It is undoubtedly true, as appears from the evidence, that the accused was the aggressor. By his own admission under cross-examination, he struck the deceased. At that stage the deceased was walking away from him. She therefore did not pose any threat to his life or limb.

            The question therefore becomes whether, when he struck her on the head, the accused intended to kill her or he realised that there was a real risk or possibility of death occurring but notwithstanding that realisation, continued to engage in that conduct.

            The evidence shows that the accused appears to have been provoked by her attitude over his clothes. He pulled her out of the bar and began assaulting her. He says they fought. We are unable to accept his version because the eye witnesses say they tried to restrain him from assaulting the deceased; not that they tried to restrain the two from fighting. Further the accused, on his own version, states that after she has fallen he had pulled her up and dragged her on.

            When he fell he then took a bottle and struck her on the head. He had brutalized her on no less than three occasions before he finally struck her. The bottle blow was motivated more by revenge and retribution rather than any act in self-defence. He was under no attack.

            We have rejected his version that he was so intoxicated that this inebriation prevented him from realising the nature of his actions. He was restrained but remained undeterred. Clearly, he intended to push the deceased for burning his clothes. In his vengeful rage he must have realised, and indeed realised that by striking her on the head with a bottle, death may result. It was such an act so fraught with danger that he realised it but did not care. He took the risk.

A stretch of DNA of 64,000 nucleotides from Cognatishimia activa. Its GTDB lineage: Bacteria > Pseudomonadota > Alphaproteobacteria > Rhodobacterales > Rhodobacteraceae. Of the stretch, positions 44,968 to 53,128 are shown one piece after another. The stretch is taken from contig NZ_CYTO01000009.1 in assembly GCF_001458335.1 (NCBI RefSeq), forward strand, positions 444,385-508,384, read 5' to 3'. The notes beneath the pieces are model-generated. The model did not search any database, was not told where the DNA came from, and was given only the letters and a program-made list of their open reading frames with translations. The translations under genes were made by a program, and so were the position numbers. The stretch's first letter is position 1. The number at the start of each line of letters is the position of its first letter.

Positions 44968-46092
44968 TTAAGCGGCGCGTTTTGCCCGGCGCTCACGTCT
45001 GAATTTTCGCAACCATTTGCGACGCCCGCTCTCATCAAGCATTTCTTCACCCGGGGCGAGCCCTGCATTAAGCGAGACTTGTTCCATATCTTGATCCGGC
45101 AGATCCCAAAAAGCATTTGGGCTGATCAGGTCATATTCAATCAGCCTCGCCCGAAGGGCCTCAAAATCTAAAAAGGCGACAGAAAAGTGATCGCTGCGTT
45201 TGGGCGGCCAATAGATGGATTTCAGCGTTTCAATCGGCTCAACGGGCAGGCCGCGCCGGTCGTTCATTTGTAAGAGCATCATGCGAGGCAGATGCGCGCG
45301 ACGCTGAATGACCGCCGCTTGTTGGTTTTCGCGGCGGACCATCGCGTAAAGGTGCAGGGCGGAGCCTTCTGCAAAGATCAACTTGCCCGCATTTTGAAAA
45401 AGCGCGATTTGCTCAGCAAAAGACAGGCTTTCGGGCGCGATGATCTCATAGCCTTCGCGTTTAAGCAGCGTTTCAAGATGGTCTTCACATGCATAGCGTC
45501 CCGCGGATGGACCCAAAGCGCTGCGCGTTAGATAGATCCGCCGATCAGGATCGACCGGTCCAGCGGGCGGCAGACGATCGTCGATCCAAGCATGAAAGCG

In any event there is no evidence that the accused was so drunk as to be unable to appreciate the consequences of his actions. His action and conduct were consistent with that of a jilted lover. He was bent on exacting revenge.

            In our view he must be found guilty of murder with actual intent as defined in s 47 (1) (b) of the Criminal Law (Codification and Reform) Act, [Chapter 9: 23]

 

 

 

 

 

 

 

 

 

  1.  

   In assessing sentence the court takes into account the submissions by counsel in mitigation. You are a young first offender. At the time you were under the influence of intoxicating alcohol. You spent some six months awaiting trial.

Further than that, the court finds nothing justifying your behaviour. This is a worst type of domestic violence which resulted in unnecessary loss of life. The deceased had done nothing to provoke you into acting in this manner. You had both gone your separate ways at the end of your relationship and therefore the deceased was entitled to be left alone. If as you say, she had burnt your clothes, you could have sought compensation for the value of those clothes rather than kill her. Society frowns upon this kind of attitude. The only reason you killed her was that she was a woman. Gender based violence must be nipped in the bud so as to protect those women in abusive relationships.

In light of the above, the following sentence is appropriate.

 

20 years imprisonment

 

 

 

 

 

National Prosecuting Authority, legal practitioners for the State

Gonese & Ndhlovu, legal practitioners for the accused